Government fund compensates people hurt by vaccinations
Posted November 15
Charlotte, N.C. — Each year, doctors administer more than 250 million vaccines in the U.S. to protect against life-threatening diseases, and while most shots are given without any complications, thousands of people are injured by vaccines.
The National Vaccine Injury Compensation Program was created in 1988 as a way to make sure pharmaceutical companies didn't get out of the vaccine business because of lawsuits. Since then, at least 75 cents from every shot goes into a fund that now totals about $3.5 billion and is designed to help people with severe adverse reactions to vaccines.
Doug Dinunzio is one of those people. In 2014, coming off pneumonia, he nearly died after getting a flu shot.
"It was hell. I coded multiple times," he said. "There was multiple times where I begged to be killed."
The morning after getting the vaccine, the nerves in his feet were on fire. The pain moved up his body, and after a nap, the terror truly sank in.
"When I woke up, I went to get off the couch, and my legs didn't move," he said.
Dinunzio, who lives south of Charlotte, was rushed to a nearby hospital, where he was eventually diagnosed with Guillain-Barré syndrome, or GBS, a disorder in which the body's immune system attacks part of the peripheral nervous system.
"As it progresses, it starts disabling nerves little by little until it gets your respiratory (system), and it shuts down your ability to breathe," Dinunzio said.
Greensboro attorney Nancy Meyers, who specializes in vaccine compensation cases, including Dinunzio's, said it's "very, very rare" for someone to be injured by a vaccine.
"There are unlucky people who develop very serious adverse reactions or allergic reactions to vaccines," Meyers said. "The most recent statistics show that, for every million doses of vaccines, only one person is compensated through the Vaccine Injury Compensation Program."
In the eight years prior to Dinunzio's flu shot, 2.5 billion vaccines were administered in the U.S., and only 17,184 people filed claims with the compensation program, citing serious rashes, sickness, paralysis or death.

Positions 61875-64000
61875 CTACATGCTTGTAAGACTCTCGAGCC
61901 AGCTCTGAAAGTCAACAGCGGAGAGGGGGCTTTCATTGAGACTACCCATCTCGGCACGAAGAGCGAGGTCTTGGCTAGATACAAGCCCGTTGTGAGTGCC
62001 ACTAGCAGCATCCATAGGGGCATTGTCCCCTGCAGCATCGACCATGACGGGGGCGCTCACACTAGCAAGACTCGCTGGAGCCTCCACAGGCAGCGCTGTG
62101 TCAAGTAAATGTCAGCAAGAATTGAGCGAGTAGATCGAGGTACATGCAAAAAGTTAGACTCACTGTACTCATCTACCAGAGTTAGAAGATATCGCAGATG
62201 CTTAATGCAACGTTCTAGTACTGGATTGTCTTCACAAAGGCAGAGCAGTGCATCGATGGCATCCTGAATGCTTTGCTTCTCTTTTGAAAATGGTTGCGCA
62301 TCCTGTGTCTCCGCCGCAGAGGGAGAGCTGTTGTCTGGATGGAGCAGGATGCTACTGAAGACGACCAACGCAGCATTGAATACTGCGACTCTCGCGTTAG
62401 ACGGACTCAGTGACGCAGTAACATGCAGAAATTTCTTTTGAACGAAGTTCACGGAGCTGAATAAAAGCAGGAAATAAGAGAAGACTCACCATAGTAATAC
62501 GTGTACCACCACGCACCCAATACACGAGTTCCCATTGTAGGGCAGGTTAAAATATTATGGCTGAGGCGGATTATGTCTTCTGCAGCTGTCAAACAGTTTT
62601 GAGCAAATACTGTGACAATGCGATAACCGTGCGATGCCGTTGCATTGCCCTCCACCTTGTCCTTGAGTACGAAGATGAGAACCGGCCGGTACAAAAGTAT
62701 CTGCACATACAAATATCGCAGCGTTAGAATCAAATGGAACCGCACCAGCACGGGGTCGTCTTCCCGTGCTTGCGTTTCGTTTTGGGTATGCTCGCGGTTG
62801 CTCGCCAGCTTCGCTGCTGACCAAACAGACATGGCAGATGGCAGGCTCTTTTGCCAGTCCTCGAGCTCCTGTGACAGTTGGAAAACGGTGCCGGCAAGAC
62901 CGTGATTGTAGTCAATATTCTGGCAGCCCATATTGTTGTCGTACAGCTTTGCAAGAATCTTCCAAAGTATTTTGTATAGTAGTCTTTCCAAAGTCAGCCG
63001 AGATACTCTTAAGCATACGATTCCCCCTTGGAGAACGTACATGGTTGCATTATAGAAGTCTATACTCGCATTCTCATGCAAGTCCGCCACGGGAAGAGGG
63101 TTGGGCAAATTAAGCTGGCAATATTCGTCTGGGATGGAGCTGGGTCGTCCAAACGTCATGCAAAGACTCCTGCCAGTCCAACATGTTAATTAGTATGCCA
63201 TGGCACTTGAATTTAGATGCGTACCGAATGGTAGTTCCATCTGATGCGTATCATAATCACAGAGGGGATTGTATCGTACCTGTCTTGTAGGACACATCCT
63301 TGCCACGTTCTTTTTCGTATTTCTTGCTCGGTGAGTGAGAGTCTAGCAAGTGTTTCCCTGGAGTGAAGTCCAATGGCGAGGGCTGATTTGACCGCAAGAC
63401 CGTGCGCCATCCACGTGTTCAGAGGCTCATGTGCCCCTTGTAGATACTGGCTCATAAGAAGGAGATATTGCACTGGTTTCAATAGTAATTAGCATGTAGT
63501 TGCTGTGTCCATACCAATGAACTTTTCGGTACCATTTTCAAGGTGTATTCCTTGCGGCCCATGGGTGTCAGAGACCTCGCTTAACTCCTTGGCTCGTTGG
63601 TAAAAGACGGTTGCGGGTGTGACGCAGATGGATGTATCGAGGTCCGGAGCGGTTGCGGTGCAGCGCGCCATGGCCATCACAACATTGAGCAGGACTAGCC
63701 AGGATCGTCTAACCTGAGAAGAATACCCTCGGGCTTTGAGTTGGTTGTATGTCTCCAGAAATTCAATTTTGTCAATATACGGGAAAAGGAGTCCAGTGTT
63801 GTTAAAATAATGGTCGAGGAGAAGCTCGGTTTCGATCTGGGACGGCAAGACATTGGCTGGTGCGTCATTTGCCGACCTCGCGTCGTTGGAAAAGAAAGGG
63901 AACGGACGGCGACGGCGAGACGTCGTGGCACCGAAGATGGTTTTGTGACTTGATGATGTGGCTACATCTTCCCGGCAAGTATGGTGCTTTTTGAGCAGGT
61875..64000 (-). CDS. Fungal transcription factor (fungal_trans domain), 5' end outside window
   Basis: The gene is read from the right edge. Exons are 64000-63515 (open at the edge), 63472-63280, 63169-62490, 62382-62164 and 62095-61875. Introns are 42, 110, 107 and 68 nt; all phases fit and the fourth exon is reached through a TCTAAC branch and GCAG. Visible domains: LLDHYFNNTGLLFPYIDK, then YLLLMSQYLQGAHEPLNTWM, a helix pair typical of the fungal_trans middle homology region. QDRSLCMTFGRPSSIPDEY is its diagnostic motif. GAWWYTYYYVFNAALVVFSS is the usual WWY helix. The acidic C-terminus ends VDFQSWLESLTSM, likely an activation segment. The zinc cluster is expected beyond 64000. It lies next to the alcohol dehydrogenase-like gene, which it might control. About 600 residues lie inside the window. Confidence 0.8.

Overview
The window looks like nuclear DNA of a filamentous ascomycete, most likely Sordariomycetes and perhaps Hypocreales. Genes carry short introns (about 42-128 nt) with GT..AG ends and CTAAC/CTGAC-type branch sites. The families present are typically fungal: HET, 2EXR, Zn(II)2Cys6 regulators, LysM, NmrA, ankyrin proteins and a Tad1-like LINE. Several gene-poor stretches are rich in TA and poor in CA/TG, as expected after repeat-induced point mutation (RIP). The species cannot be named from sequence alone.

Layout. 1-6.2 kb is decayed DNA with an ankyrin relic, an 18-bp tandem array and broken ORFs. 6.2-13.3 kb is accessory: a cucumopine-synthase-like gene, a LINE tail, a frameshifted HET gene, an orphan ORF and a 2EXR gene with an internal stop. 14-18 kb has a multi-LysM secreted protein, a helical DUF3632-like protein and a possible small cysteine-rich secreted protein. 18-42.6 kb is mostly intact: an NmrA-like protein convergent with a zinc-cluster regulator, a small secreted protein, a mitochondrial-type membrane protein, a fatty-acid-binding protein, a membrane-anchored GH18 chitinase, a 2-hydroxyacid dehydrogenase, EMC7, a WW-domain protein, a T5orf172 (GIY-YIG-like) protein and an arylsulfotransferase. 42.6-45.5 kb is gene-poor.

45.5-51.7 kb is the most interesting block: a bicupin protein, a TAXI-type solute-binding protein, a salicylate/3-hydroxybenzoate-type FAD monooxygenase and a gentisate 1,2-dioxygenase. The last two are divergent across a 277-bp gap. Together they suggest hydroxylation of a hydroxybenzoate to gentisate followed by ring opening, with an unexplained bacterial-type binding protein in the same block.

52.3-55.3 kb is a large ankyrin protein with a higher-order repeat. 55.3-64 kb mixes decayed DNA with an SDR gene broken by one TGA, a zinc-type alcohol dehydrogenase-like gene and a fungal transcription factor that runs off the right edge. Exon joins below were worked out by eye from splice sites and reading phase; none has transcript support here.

The diphtheria-tetanus-whooping cough combination, with 3,982 claims, accounted for the largest percentage, followed by the flu vaccine with 2,767 claims and the measles-mumps-rubella vaccine with 977 claims. The vaccine court ruled years ago that no medical link exists between vaccines and autism, so those cases are not part of the program.
About 28 percent of the people who file claims win their cases, which Meyers said could result in compensation from $10,000 to several million dollars.
Dinunzio was awarded almost $500,000 for pain and suffering, medical reimbursements and future medical needs, but his case took a year and a half to settle.
He was lucky. A recent government audit found more than half of the vaccine compensation cases take more than five years to resolve.
"The way these cases draw out for so long, it's really cruel to those patients and those patients' families," Dinunzio said.
"It is a wonderful program, but unfortunately, it is a little slow," Meyers said.
Part of the problem, only nine judges have been assigned to the Vaccine Injury Compensation Program since its inception. In 1988, they handled 24 cases; last year, they had to deal with 862 claims.
"There's billions of dollars in the fund that I personally think should be given to more patients who desperately need it," Dinunzio said.
In addition to compensation, Dinunzio said he wants the fund to pay for research to find out why vaccines make some people sick.
"I think the concept of vaccines makes a whole lot of sense. Heck, we've eradicated diseases in this country thanks to vaccines. Thank goodness for that," he said. "But clearly there's still something broken."
Despite three months in the hospital and five more in rehab, Dinunzio is not anti-vaccine. He just wants people to know the possible consequences.
"If you ever hear of anybody getting a vaccine, you have to be 100 percent healthy to minimize – not eliminate, but minimize – the chance of side-effects from a vaccine," he said.
Back at work, he is still recovering, and he's now focused on educating people about the vaccine compensation fund and raising money and awareness for the GBS Foundation.
"I don't think about death anymore. I faced it, and I'm not letting GBS define me," he said. "I beat it, and now I'm back helping others do what I can do."